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Government Day
Riverbank High students who rode along with Deputy Gary Vernon on traffic patrol had the most exciting experience of those who attended Youth in Government Day through Riverbank City Hall on Wednesday, May 6. They got to see a real traffic stop, which yielded an arrest for a suspended driver's license and other violations.

"We went in a police car, a Charger," Mikayla Anderson told her schoolmates at the mock city council meeting that traditionally concludes the day.

"We stopped him for no license plate. He had a suspended license, was just out of jail for embezzlement, had drugs all over the car, and they towed the vehicle," she said.

Back at the police station, by coincidence, Police Chief Bill Pooley was demonstrating the capabilities of its radio equipment and showing other high school students the information coming through about the traffic stop at the same time it was occurring.

Parks and Recreation Supervisor Kerrie Webb commented she just didn't experience the same excitement from visiting the Scout Hall to lead games for the Tiny Tots program that her department organizes.

"My group got to play with three- and five-year-olds and give them sugar and candy," she said, chuckling.

Webb was over at Scout Hall earlier that morning mixing quantities of differently colored sugar in plastic tubes to form candy the kids could eat.

More than 30 students, including a dozen from Cardozo Middle School, paired off with city officials and followed them about town to see what their daily work involves, then gathered back at City Hall to discuss their experiences, have lunch and take part in a mock Riverbank City Council meeting.

Playing the role of mayor, RHS student Lisa Zamora grabbed the gavel, other students assumed the parts of council members and the meeting got under way in council chambers about noon.

Public business from the floor comes early on the agenda and City Manager Rich Holmer, Mayor David I. White and Councilmember Daniel Fielder each in turn enjoyed the chance to reverse roles and play the part of a citizen voicing a complaint instead of having to listen to them.

An unusually belligerent Holmer, getting into character for the occasion, strode to the podium and complained loudly to the young council members about a code enforcement officer fining him for having three cars parked on his lawn, dogs wandering off the leash, children's toys lying in the street and a couch hauled out front.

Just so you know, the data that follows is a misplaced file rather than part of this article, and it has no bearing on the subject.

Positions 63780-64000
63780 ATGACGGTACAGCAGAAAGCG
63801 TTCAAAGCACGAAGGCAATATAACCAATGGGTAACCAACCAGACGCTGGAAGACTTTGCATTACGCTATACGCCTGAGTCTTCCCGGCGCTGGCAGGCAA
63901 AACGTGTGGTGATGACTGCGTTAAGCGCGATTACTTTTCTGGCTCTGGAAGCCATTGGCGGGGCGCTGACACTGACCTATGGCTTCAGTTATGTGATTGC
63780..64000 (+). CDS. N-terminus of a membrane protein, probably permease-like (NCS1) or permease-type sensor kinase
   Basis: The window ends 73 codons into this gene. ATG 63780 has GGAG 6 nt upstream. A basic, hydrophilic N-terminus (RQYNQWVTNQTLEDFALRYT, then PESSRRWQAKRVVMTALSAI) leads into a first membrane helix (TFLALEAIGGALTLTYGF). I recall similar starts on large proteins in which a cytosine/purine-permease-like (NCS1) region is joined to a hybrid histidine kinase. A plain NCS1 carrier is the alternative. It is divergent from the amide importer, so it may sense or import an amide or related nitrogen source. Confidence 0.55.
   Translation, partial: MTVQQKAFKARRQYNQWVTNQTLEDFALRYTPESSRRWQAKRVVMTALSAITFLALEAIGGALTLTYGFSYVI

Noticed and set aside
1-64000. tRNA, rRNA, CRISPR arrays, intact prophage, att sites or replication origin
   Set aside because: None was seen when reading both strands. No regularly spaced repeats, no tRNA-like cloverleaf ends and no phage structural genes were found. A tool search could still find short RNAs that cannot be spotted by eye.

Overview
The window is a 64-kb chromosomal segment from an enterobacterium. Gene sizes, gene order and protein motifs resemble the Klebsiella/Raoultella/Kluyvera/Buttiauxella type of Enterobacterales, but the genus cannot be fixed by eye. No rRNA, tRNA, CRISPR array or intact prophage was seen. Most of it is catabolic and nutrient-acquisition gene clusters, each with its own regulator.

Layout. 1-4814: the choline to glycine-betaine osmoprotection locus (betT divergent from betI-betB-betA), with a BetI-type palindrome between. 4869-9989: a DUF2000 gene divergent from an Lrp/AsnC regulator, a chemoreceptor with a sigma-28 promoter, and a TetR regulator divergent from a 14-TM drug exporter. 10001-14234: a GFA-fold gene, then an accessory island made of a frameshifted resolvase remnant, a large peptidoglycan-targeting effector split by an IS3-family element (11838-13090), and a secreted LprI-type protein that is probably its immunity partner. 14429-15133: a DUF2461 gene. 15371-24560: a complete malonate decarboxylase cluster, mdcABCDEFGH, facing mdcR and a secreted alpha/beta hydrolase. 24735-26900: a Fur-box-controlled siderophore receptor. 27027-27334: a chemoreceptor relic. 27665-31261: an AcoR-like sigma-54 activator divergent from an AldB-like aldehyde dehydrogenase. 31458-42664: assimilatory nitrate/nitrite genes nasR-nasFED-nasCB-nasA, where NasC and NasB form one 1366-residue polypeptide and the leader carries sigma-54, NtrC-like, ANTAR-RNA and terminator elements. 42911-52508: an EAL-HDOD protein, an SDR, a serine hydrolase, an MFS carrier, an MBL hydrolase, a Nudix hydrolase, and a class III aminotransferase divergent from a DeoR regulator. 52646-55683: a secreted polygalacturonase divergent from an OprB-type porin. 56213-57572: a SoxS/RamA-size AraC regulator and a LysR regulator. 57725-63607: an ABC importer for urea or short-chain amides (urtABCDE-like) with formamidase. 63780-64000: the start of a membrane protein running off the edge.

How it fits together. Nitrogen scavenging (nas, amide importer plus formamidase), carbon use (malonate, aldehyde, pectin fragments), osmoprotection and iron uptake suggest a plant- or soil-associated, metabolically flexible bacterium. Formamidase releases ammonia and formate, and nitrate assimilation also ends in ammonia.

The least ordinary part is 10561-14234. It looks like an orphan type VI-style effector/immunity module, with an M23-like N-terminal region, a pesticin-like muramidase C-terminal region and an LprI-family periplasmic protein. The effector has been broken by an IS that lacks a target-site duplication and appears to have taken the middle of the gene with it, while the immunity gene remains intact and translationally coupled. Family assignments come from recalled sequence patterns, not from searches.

"I can't see anything wrong with this. How can you complain without even looking at it?" he asked.

"I'm from Iowa, the show me state, and we like to show off our possessions," he said.

"Mayor" Zamora correctly said the council could not handle this situation at once but would look into putting it on the agenda for a future meeting.

White wanted to discuss how the city could afford to install the new $544,000 fountain at Patterson Road and Callander Avenue in these tough economic times.

"We've got people losing their homes, unable to pay their bills," he said. "How can the city expend funds on fountains? Why not give that money to the poor? And how much does it cost to run?"

The "council" fell silent while Holmer pointed out this was an example of money coming in different pots, special funds for special purposes. The funds to build the fountain came from the state in so-called transportation enhancement funds and can only be used for that type of work.

"Our staff is paid a fair wage for their work when compared with their peers in Oakdale, Patterson and such," Fielder commented on another subject. "We're trying to bring you real life issues, the kind we hear at every council meeting."

White told of a problem with teens congregating at a park in the Crossroads late at night and irritating neighbors with loud music, drinking and an occasional thrown bottle. Two neighbors complained to council, city staff investigated and stopped the late night parties by removing the bench in the shadows that the teens favored. It was an efficient, well worked out solution.

RHS Student Activities Director Christina Perez and Cardozo's Leadership Class Advisor accompanied the students.